Gun Control

AP

No Place For Ambiguity In Aftermath Of School Shooting

The politician in me understands that in crafting policy, factors such as social conditions, supports available for mental illness, and the protection in place at children's schools, must all be considered. I am well aware of how important comprehensive consideration, investment, and ultimately prevention can be in avoiding incidents like Friday's shooting. The cop in me, however, is an unyielding proponent of strict gun control after witnessing firsthand the devastation gun violence causes society. It also makes me intolerant of playing the politics of re-election and courting public support on issues of this magnitude.
AFP

No Time for Emotions, Let's Talk About Gun Control

What exactly is so "unthinkable" about Friday's school shooting in Newtown, Connecticut, when it almost seems to happen on a regular basis? There is public outpouring of "sentiment" across all forms of social media and then...Nothing. It's time for the supposedly sentimental to drop the notion that this is not the moment for discussion, but rather the time for emotion and prayer. President Obama should not be crying, the flag should not be lowered; they ought to do away with temporary sentimentality, and finally take action regarding gun control. After all, with so many of these types of tragedies under their belt, shouldn't the Americans be rather immune to this sort of thing?
Shutterstock

Canada's Gun Laws Are Far From Bulletproof

While I had long believed in gun control, its importance hit home for me after losing my mother at the Virginia Tech massacre in 2007. Like many Canadians, I took some comfort in the strong Canadian laws and the seeming lack of comparable influence of the Canadian gun lobby compared to their NRA cousins in the US. However, the changes to Canadian gun laws over the past year show that this sense of comfort was naive.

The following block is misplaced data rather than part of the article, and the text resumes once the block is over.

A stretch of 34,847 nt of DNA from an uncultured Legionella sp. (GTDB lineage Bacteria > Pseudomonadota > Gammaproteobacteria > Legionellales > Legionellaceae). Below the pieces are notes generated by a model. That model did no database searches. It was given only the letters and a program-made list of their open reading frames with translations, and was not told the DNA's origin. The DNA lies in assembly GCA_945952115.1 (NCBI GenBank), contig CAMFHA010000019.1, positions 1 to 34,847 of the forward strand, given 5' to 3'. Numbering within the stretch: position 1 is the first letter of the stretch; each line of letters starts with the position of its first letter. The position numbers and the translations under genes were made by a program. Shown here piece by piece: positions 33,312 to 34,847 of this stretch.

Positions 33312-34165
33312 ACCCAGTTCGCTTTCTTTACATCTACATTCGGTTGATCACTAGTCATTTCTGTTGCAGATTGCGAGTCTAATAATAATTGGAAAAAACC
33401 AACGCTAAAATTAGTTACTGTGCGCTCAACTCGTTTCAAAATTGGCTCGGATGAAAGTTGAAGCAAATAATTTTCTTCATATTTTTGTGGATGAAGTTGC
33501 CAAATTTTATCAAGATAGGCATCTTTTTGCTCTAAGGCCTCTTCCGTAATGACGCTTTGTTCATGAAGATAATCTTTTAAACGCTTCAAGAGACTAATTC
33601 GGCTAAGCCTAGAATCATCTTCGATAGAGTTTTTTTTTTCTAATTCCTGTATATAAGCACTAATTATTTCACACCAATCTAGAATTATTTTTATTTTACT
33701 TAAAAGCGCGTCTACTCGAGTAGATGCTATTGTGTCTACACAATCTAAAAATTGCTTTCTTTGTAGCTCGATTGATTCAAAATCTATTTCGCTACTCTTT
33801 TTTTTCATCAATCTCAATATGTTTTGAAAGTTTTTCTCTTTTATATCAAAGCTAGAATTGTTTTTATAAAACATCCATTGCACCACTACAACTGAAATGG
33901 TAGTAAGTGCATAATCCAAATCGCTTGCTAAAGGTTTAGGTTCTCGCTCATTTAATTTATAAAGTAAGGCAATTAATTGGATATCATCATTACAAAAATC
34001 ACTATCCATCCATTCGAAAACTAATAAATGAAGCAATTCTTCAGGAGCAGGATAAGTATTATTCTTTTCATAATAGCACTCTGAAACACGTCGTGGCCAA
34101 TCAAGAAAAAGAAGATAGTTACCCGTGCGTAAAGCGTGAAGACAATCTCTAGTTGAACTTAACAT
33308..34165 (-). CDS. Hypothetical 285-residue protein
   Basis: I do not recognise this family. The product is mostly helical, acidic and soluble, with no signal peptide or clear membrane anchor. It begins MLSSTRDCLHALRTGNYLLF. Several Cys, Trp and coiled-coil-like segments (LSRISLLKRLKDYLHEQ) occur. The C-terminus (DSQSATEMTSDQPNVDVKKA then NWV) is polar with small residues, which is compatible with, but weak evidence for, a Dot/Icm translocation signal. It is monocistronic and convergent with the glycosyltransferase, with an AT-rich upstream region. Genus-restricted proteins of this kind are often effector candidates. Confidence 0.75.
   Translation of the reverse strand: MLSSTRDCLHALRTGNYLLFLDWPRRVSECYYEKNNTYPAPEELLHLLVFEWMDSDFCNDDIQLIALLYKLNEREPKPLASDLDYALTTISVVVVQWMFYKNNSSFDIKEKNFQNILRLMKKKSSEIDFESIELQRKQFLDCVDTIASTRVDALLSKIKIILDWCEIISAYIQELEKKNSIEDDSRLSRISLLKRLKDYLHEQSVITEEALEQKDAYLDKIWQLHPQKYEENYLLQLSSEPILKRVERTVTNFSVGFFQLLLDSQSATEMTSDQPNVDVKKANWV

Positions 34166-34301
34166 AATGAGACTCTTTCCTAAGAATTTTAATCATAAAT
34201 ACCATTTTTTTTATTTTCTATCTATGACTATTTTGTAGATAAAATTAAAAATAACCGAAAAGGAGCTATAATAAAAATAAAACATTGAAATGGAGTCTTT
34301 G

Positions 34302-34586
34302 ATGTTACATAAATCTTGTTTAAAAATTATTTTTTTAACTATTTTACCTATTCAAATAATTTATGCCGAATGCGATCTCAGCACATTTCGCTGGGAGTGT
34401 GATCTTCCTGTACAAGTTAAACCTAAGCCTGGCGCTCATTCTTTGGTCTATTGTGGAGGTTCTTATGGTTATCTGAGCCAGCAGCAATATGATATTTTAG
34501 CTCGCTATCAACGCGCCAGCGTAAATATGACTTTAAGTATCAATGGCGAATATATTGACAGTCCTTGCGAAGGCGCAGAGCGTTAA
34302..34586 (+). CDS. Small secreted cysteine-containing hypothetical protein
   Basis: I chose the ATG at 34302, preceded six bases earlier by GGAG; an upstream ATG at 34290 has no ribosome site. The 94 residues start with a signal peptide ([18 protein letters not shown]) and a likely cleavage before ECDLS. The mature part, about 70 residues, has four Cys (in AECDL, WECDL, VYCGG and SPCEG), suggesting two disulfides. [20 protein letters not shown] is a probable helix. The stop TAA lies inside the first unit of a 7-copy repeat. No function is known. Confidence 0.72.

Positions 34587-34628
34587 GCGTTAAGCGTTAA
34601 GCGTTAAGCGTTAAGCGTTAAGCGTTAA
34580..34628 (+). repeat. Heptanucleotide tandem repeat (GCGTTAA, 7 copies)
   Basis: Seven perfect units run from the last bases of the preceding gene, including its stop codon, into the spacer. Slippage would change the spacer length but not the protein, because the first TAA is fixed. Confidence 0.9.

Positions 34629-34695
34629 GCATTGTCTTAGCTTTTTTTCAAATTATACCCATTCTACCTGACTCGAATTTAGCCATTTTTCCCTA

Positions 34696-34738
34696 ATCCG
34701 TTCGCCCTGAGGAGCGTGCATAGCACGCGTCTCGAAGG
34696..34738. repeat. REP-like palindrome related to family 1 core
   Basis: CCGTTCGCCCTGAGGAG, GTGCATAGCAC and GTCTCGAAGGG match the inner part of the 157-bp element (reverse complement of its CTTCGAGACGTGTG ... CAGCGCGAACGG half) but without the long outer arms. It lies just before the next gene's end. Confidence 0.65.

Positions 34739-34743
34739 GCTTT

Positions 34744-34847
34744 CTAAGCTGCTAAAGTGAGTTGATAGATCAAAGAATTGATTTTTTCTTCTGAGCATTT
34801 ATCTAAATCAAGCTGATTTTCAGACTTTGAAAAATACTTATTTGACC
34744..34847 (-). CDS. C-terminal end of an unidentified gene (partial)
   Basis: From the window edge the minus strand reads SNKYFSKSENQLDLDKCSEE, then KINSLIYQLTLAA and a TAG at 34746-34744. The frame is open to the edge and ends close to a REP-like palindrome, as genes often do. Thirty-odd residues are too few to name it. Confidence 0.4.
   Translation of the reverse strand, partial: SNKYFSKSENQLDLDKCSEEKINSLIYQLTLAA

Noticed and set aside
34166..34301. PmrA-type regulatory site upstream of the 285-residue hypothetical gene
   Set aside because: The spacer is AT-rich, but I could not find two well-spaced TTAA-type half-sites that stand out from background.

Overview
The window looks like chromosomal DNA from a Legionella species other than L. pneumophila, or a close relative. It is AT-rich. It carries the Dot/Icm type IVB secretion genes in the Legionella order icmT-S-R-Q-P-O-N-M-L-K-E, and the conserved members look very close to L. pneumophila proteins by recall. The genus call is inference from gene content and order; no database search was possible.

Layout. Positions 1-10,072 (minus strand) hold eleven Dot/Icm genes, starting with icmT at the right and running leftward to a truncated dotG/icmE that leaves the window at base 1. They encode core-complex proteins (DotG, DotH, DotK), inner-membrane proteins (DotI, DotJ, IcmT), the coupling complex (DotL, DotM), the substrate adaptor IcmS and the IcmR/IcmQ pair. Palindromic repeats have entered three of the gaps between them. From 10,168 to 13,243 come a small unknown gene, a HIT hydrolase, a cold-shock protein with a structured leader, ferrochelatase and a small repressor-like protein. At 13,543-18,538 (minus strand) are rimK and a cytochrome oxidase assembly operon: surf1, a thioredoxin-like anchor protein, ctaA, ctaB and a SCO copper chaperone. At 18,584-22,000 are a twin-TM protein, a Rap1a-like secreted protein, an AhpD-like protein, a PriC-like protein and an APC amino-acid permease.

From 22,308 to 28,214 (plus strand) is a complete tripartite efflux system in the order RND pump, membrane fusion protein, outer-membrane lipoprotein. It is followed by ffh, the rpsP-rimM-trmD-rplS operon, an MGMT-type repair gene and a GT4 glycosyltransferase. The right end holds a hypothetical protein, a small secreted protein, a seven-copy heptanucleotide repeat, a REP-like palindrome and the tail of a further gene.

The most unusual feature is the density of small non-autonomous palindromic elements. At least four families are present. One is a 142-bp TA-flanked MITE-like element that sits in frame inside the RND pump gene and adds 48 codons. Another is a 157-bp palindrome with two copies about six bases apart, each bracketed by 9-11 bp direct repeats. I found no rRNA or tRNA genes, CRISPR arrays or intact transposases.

Shutterstock

After Aurora, We Should Bring back the Long Gun Registry

The Aurora shooting was a true tragedy. Sadly, all of the guns used in the massacre were purchased legally in the U.S. In Canada, we pride ourselves on being a peaceful and non-violent nation. For decades, Canadians have recognized the importance of remaining vigilant about gun control. But the passage of Bill C-19 -- and the abolishment of the long gun registry -- not only resulted in the loss of an important public safety tool, it also represented a step toward adopting more lenient gun control laws in Canada.
Alamy

The Media's Straight-Shootin' Approach to Gun Violence

Friday's monstrous, senseless killing spree in Colorado obviously sucked the whimsy out of the news cycle this weekend, and even a cynic like me must concede that the Canadian press has largely responded with a rarely-seen abundance of dignity and restraint. There have been no obnoxious editorials about gun control, no ill-timed rants about Canadian superiority in the face of "yet another" symptom of American dysfunction.

Take Your Insults Back to the Playground, Ezra Levant

Ezra Levant's weekend column in the Sun comparing Nazi suppression to Canada's gun control laws showed a lack of journalistic professionalism that harms both his own cause and the advancement of civil discourse in Canada. An author of six books and a holder of a law degree should hold himself to a higher standard.
alamy

Bill To Kill Long-Gun Registry Lands

OTTAWA - Records of the shotguns and rifles owned by Canadians would be destroyed under legislation introduced Tuesday to scrap the long-gun registry — preventing provincial or future federal governme...